Mac Davis and Helen Reddy probably spent as much time on TV soundstages in the mid-’70s as they did in recording studios. It’s easy to see why TV producers came calling as soon as they landed their breakthrough hits in the early ‘70s — both stars had an easygoing manner and a broad appeal that made them ideal for television.
Both singers died on Tuesday (Sept. 29) — at the same age (78).
Their career arcs were strikingly similar. They crossed paths numerous times. Reddy recorded Davis’ “I Believe in Music” on her 1971 debut album. (It was the B-side of her breakthrough hit, “I Don’t Know How to Love Him.”) Davis was a guest star on Reddy’s 1973 TV series, The Helen Reddy Show.
Both hit No. 1 on the Billboard Hot 100 in 1972 with songs they wrote or co-wrote — Davis in September with “Baby Don’t Get Hooked On Me” and Reddy in December with “I Am Woman.” Reddy returned to the top spot in 1973 with “Delta Dawn” and in 1974 with “Angie Baby.” Davis never returned to No. 1, though he made it back to the top 10 in 1974 with “Stop and Smell the Roses.”
Reddy had a summer replacement TV show on NBC in 1973, filling in for The Flip Wilson Show. Reddy also hosted The Midnight Special, one of the first late-night shows that focused on pop music. The show debuted as a weekly series in 1973. Reddy was its permanent host in 1975-76. Davis had a network variety show, also on NBC, that ran intermittently from 1974-76.
Both also starred in their own variety specials. Davis had 11 variety specials from 1975-83. Reddy had a special in 1979 with Jane Fonda as her special guest.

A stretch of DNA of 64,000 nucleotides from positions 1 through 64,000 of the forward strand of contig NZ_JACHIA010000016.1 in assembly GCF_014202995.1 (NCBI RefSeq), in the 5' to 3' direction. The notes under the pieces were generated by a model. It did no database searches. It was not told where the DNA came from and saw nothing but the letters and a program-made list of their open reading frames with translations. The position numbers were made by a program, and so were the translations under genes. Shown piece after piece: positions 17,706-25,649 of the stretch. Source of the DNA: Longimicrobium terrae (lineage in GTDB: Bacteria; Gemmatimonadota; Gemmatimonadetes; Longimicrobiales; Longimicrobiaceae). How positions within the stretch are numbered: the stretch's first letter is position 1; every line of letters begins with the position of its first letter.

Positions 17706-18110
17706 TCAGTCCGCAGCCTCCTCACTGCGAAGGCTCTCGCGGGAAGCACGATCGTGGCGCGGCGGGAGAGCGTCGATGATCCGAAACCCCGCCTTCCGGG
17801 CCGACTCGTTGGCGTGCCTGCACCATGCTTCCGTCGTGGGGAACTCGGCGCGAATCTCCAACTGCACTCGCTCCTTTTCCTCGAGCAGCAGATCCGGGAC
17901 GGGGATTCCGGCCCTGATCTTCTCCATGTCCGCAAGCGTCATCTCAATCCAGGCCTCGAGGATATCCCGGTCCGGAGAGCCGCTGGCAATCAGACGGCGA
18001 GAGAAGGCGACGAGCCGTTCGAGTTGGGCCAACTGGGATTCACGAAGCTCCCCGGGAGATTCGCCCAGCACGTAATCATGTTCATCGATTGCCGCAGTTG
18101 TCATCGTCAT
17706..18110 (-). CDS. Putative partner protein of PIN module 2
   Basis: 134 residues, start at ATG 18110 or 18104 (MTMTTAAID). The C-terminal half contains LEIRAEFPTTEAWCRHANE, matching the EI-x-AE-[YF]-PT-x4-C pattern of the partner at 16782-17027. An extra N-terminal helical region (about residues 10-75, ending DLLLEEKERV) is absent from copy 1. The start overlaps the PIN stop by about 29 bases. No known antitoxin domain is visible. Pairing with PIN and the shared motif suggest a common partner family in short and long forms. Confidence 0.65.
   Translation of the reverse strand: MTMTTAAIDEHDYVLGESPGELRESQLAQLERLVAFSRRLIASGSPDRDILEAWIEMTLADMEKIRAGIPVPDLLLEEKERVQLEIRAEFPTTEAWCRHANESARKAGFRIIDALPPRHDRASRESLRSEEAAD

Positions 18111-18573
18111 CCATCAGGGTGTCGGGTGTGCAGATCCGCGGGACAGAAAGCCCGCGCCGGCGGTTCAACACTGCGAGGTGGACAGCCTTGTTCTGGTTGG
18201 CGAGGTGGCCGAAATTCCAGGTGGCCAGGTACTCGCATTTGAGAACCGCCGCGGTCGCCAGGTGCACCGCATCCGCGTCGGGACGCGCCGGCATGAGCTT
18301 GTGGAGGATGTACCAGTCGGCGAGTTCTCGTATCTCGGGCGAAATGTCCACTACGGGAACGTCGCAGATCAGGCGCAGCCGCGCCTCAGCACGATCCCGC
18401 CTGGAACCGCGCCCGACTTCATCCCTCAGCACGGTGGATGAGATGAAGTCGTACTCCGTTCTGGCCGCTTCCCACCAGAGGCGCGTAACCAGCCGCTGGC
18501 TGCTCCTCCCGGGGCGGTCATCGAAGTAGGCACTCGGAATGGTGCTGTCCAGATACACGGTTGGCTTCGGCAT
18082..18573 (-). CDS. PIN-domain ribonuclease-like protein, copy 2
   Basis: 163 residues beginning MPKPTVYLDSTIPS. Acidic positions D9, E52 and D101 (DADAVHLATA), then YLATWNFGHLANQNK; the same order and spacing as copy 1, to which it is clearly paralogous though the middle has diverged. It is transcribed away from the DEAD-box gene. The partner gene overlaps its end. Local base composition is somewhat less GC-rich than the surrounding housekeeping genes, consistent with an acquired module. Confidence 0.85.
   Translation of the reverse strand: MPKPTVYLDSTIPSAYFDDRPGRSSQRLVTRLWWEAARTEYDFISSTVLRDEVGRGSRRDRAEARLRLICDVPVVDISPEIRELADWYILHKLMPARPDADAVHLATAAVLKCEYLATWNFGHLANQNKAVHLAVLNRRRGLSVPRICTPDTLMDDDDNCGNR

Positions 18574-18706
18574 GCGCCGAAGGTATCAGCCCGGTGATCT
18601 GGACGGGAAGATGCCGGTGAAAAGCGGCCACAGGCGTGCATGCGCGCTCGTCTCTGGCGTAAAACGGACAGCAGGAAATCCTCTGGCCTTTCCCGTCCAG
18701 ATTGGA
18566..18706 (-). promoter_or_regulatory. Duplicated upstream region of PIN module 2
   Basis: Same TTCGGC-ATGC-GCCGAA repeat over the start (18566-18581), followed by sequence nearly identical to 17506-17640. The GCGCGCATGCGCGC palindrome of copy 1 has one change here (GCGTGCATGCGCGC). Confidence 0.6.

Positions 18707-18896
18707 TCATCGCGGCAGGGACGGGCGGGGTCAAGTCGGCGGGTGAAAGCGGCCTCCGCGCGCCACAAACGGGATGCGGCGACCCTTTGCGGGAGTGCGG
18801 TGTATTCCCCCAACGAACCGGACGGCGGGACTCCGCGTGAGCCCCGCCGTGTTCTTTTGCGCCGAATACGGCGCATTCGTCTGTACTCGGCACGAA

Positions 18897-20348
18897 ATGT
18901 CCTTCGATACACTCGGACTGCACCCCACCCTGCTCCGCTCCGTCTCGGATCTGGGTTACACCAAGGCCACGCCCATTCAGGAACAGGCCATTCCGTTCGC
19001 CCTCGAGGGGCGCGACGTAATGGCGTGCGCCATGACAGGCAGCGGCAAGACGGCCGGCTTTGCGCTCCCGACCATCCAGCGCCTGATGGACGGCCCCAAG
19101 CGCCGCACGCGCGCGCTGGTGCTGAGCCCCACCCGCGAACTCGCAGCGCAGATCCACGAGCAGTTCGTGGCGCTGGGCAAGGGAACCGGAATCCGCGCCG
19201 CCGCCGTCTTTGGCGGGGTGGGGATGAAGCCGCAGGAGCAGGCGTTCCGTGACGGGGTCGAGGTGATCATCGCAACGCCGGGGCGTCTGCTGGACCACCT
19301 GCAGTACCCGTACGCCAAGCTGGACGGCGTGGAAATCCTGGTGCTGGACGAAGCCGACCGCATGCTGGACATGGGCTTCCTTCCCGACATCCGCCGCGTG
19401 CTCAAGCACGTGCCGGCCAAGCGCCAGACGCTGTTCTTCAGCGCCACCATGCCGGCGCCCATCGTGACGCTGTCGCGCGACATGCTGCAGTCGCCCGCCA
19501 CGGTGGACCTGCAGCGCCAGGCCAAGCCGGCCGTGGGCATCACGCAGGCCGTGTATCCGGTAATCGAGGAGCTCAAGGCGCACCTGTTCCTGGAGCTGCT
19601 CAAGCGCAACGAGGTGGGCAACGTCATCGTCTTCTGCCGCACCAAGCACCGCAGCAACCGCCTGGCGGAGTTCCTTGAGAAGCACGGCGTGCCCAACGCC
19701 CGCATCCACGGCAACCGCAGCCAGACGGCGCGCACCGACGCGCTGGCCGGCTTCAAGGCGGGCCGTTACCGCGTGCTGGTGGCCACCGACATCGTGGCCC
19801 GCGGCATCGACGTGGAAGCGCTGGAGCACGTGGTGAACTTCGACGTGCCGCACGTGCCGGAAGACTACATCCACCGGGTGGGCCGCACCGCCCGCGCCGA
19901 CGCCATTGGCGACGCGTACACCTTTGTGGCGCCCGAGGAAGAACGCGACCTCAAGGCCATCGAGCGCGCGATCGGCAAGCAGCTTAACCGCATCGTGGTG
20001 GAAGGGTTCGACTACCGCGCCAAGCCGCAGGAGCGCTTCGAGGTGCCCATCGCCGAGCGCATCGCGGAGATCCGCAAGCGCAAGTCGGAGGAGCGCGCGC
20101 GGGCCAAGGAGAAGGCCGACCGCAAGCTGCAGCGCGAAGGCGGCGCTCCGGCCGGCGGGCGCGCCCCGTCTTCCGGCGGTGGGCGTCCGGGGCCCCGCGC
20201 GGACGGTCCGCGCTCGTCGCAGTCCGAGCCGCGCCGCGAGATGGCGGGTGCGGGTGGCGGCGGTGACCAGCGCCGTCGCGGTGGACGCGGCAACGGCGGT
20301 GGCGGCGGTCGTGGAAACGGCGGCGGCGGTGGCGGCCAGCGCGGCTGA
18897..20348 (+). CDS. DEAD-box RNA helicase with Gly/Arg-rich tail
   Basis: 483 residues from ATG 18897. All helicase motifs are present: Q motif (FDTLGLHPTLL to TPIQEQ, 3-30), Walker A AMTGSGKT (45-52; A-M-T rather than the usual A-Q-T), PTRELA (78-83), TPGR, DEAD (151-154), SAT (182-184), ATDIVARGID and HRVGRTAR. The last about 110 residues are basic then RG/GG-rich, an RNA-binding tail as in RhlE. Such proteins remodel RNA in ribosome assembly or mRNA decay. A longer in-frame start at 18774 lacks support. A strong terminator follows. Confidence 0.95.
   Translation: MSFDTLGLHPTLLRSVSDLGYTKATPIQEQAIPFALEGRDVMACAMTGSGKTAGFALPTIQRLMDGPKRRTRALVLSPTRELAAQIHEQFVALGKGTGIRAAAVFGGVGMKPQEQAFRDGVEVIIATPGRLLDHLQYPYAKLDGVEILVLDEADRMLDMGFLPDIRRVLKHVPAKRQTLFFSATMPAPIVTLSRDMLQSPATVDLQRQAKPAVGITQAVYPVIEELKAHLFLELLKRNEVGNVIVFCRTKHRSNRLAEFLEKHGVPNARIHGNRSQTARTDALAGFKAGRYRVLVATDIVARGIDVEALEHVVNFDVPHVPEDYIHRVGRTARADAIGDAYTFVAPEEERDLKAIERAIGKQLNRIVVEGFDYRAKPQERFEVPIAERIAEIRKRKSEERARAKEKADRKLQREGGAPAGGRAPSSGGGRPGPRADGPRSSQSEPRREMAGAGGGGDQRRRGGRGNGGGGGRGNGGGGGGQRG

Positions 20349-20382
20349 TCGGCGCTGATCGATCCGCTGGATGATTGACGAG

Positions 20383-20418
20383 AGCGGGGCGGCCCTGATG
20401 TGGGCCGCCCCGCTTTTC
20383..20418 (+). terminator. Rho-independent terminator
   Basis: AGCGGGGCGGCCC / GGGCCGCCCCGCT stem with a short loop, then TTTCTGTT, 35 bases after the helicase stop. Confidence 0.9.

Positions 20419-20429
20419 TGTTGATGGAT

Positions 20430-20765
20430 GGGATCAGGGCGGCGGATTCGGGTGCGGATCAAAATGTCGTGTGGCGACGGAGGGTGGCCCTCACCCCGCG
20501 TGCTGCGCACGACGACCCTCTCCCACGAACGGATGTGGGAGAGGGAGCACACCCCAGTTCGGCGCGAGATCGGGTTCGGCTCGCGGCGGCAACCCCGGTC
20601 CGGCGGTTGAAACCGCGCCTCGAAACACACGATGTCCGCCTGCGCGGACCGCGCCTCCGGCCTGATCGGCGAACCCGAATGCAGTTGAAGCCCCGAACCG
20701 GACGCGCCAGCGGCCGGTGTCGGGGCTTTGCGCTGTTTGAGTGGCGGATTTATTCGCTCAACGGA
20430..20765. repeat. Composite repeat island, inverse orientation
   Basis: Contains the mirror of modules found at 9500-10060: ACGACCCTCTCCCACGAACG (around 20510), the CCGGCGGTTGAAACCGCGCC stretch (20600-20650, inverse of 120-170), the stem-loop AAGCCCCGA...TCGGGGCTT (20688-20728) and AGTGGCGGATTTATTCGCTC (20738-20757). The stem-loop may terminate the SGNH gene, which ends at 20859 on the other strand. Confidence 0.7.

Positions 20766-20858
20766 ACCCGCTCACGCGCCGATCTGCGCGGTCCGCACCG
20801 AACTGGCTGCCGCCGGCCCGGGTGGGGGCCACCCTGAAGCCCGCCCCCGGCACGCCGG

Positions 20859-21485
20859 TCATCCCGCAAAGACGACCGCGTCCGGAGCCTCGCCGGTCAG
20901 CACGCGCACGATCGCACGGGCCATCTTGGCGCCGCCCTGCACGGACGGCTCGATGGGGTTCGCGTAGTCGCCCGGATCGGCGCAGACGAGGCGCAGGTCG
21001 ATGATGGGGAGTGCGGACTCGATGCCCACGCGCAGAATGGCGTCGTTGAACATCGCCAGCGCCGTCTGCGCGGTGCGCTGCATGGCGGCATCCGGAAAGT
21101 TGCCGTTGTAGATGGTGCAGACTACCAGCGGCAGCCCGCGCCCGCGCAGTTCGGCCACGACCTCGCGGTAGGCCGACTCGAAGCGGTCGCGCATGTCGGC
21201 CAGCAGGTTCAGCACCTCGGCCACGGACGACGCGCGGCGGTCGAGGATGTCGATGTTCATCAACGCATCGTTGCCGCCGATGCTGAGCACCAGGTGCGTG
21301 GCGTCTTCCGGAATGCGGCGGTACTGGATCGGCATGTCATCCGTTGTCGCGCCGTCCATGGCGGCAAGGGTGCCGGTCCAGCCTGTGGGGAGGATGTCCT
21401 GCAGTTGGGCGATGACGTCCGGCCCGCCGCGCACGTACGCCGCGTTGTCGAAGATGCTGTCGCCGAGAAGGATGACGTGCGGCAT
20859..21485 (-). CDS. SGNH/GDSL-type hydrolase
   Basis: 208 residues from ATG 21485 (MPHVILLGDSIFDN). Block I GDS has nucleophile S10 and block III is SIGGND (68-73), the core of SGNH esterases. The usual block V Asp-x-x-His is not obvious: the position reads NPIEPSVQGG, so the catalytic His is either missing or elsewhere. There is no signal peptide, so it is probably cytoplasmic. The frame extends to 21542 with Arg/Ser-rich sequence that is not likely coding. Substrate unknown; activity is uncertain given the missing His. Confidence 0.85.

Davis was active until the end. He played Rev. Riggs on Dolly Parton’s Heartstrings in 2019.
Both artists were frequent award show hosts. Reddy co-hosted the American Music Awards four times in the ‘70s. Davis co-hosted it once in 1981. Davis co-hosted the CMA Awards three times with Barbara Mandrell from 1980-82. He co-hosted the ACM Awards twice in 1984 and 1986.
Reddy won a Grammy for “I Am Woman” (more on that below). Davis never won a Grammy, though he received three Grammy nominations. Davis never won a CMA Award either, though he was nominated for their top prize, entertainer of the year, in 1974. But he did win the Academy of Country Music Association’s entertainer of the year award that year.
Both Davis and Reddy tried their hand at movies. Davis had more success, co-starring with Nick Nolte in North Dallas Forty in 1979. Reddy had the lead in Pete’s Dragon, a 1977 Disney film that failed to find its audience. In the film, Reddy introduced the warm ballad “Candle on the Water,” which received an Oscar nomination. Both would also appear in sequels that were not destined for Oscar glory — Reddy in Airport 1975 and Davis in 1983’s The Sting II. Reddy went on to a successful stage career, including a starring role in a Broadway run of U.K. musical Blood Brothers.
On March 3, 1973, Reddy gave one of the most clever and career-boosting acceptance speeches in the history of the Grammy Awards. When she won best pop vocal performance, female for the feminist-themed “I Am Woman,” she said, “I only have 10 seconds, so I’d like to thank everyone concerned at Capitol Records. I’d like to thank my husband, Jeff Wald, because he makes my success possible. And I’d like to thank God because She makes everything possible.”
It’s a great line, of course, cheeky and fun. And it was considered far more provocative nearly 50 years ago than it would be today.
Reddy lucked out because the night’s big winners, Roberta Flack (who won for record the year) and George Harrison (who was the lead artist on the album of the year winner) weren’t present at the Tennessee Theatre in Nashville, where the show was held that year. So every newspaper that covered the Grammys led with Reddy’s clever comment. It was a star-making moment.